Will Never Be Another You, Time After Time, I Didn't Know What Time
It Was and Fly Me To the Moon. The peppy pop arrangements
are one thing, but Montez' sweet and slightly stonato voice
are just icing on the cake. What's even weirder is when you start
tapping your toes in sympathetic rhythm. You will doubt and perhaps
even laugh, but this is bar none the best version of Sunny
available. It starts out rather tepid but builds to a swinging crescendo
thanks to the driving piano and R&B-inspired horns.
the sick and twisted, the best tracks are Foolin' Around
and Girl Talk. Foolin' Around would be the perfect
soundtrack to a montage sequence about teens in love from a 1960s
film ("We won't do anything that shouldn't be done / Only the
groovy things like having fun…"). Montez' voice is so weak and
unfocused on Girl Talk that you may just want to scream (if
you're not laughing.) When he reads the line: "But though we
[men] joke we wouldn't trade you for a ton of gold",
we fellows might just ask out loud, "What do you mean 'we'?"
can't imagine anything better for summer fun than this disc.
Sony Classical / Columbia Legacy SK 60848 Broadway
in case you didn't know, the best show ever produced was not Rent,
with its anemic rock and bland ballads, but Gypsy. Star Ethel
Merman, composer Jule Styne, lyricist Stephen Sondheim and playwright
Arthur Laurents were four huge meteors who collided at exactly the
right time. Ethel Merman needed an edgy "important" vehicle to make
her part of the new Broadway and still capitalize on her strengths,
and Gypsy was just the thing to do it for her. The melodies
are the catchiest ever and after years of listening to the songs,
Sondheim's lyrics still sound fresh and clever.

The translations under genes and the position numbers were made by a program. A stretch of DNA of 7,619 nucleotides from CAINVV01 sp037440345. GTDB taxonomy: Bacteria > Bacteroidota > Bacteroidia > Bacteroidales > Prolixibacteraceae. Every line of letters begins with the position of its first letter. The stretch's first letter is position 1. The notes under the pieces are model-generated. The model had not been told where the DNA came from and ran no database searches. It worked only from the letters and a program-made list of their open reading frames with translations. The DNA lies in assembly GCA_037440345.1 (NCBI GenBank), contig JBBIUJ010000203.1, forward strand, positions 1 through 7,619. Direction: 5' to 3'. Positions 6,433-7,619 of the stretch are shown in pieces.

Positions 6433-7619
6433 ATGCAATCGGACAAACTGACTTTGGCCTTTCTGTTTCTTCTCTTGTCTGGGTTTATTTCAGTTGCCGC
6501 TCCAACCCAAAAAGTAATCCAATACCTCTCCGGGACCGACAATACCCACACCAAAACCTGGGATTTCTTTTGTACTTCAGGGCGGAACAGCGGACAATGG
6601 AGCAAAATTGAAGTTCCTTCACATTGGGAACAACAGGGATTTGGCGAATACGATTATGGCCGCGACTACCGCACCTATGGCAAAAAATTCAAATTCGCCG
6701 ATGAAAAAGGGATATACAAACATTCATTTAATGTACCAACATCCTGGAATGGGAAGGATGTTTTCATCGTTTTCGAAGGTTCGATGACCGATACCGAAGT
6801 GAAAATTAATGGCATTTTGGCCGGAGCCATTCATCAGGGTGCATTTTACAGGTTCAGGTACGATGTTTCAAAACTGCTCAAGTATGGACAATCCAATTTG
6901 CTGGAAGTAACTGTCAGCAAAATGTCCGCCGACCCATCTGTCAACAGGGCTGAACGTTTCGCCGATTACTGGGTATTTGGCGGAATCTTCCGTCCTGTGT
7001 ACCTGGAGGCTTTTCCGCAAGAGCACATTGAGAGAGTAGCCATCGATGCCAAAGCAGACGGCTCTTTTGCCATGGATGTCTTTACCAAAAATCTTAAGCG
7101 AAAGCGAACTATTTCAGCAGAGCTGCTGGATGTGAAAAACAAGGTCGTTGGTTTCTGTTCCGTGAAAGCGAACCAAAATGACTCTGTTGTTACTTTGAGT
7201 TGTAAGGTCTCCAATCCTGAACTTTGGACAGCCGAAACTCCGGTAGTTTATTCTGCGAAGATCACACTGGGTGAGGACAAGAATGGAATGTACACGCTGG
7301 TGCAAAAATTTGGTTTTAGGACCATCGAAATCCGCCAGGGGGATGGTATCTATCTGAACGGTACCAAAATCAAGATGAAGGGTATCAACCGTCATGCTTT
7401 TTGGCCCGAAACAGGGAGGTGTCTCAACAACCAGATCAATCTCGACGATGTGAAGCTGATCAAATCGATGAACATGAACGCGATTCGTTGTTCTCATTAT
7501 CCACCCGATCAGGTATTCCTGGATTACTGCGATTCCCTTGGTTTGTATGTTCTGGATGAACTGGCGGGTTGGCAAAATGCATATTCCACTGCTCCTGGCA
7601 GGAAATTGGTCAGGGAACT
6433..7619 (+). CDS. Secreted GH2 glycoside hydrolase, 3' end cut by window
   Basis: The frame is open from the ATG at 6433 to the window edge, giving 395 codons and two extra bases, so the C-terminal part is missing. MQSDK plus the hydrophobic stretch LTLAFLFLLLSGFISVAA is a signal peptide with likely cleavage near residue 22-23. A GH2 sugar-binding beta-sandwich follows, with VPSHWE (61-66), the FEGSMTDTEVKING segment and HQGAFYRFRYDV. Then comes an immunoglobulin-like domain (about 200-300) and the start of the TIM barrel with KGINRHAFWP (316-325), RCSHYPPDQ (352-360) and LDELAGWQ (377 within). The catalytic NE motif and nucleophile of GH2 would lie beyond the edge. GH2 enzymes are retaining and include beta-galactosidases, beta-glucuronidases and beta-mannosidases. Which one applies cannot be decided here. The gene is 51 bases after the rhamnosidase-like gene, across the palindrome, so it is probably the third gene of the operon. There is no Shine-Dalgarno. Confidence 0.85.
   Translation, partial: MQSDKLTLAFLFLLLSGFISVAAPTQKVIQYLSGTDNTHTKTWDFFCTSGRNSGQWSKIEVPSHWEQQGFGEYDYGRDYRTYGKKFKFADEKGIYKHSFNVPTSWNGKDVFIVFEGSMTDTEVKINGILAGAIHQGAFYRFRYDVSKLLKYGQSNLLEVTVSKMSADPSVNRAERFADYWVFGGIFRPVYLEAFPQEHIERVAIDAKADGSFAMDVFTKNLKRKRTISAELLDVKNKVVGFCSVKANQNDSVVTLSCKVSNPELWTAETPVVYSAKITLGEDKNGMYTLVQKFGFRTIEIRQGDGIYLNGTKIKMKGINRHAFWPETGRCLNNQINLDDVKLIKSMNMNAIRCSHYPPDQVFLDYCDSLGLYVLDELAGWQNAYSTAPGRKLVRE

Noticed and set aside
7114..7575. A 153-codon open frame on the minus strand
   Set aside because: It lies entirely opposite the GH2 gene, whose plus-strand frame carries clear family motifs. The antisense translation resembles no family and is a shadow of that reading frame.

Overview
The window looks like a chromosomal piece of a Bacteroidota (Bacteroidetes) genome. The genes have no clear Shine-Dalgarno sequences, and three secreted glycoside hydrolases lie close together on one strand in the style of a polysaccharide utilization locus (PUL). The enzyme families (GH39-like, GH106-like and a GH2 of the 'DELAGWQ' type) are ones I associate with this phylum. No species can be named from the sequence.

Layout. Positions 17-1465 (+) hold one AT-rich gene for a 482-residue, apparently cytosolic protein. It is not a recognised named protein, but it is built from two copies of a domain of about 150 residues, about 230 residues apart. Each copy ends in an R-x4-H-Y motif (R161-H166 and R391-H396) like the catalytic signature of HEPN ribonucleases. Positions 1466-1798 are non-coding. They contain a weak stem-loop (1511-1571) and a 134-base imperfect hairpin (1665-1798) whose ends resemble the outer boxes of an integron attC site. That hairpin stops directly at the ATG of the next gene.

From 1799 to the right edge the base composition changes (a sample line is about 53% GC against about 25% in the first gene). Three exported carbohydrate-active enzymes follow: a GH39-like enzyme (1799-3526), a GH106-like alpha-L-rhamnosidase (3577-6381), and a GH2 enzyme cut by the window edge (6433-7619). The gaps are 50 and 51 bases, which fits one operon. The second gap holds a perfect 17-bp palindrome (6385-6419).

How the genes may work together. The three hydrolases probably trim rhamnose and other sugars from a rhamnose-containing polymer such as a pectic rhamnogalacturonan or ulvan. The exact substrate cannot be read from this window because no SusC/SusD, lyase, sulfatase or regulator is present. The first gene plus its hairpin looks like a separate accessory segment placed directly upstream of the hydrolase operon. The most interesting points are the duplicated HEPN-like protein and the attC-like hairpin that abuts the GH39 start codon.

new release cleans up the bad sound available on CD previously,
and adds four interesting bonus tracks. The author of the liner
notes takes a rather nasty anti-Merman stance. He obviously sees
this as Sondheim's shining hour. Sondheim, who referred to Merman
as "the singing dog", should get down on his knees in thanks that
Merman delivered such a performance. Ironically, one of the bonus
tracks is Merman singing Little Lamb with just a piano. Little
Lamb is sung by Sandra Church, as Gypsy, in the show and it's
the biggest yawn of all. Sung by Merman, it sounds like a Sondheim
song and it's great.
liner notes aside, if you buy one cast recording in your life, it
should be Gypsy.
Meet Me Where They Play the Blues
Telarc CD-83460 Vocals / Blues
reading the liner notes, we listened to this disc and thought, This
could be a Charles Brown album! So it's not surprising that the
original concept for Meet Me Where They Play the Blues was
to be a collaboration with Maria Muldaur and Charles Brown. Brown
did get to record one song with Muldaur before passing away, Gee
Baby Ain't I Good to You, but he's not in great voice and the
song makes an odd duet. It's a shame the original plan didn't work
still much to recommend. We like Maria Muldaur's voice and jazzy
blues is probably a smart direction for her to take. In the 1970s,
she had several great albums and one hit, Meet Me at the Oasis.
A rootsy and vintage approach to music (Muldaur, Dan Hicks, Captain
Beefheart) was in vogue for awhile but the incessant bland beat
of disco won out.
is in no sense a traditional blues singer. She's bluesy, jazzy and
even folkie, but she's not the blues. She has a distinct and beautiful
voice but she can be affected and cloying. The phrase "Shut up and
sing" entered our thoughts more than once. It's really on the track
All to Myself Alone that Muldaur sounds 100 percent confident
and herself and it's really more a well-crafted pop song than the
blues. It's too bad that singers of Muldaur's caliber aren't being
offered great new pop songs to sing.
album is beautifully recorded and if you can get past Muldaur's
affectations (we did after two or three listenings), Meet Me
Where They Play the Blues is very good indeed.